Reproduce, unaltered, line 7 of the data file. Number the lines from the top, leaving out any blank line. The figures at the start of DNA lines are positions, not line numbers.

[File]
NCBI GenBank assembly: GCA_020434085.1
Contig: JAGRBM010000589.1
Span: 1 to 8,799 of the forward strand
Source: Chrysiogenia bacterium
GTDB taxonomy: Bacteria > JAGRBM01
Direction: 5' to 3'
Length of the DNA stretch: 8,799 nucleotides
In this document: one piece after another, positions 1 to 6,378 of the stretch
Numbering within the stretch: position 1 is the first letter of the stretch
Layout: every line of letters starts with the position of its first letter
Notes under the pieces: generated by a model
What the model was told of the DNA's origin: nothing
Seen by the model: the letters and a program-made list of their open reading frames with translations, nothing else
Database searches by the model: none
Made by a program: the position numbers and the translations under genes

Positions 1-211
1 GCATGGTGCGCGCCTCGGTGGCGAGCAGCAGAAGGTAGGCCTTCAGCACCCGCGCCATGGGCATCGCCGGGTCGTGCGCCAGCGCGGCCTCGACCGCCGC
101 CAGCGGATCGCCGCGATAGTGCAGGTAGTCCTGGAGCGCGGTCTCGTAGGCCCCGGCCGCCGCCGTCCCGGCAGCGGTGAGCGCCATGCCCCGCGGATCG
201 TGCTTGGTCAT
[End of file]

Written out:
Length of the DNA stretch: 8,799 nucleotides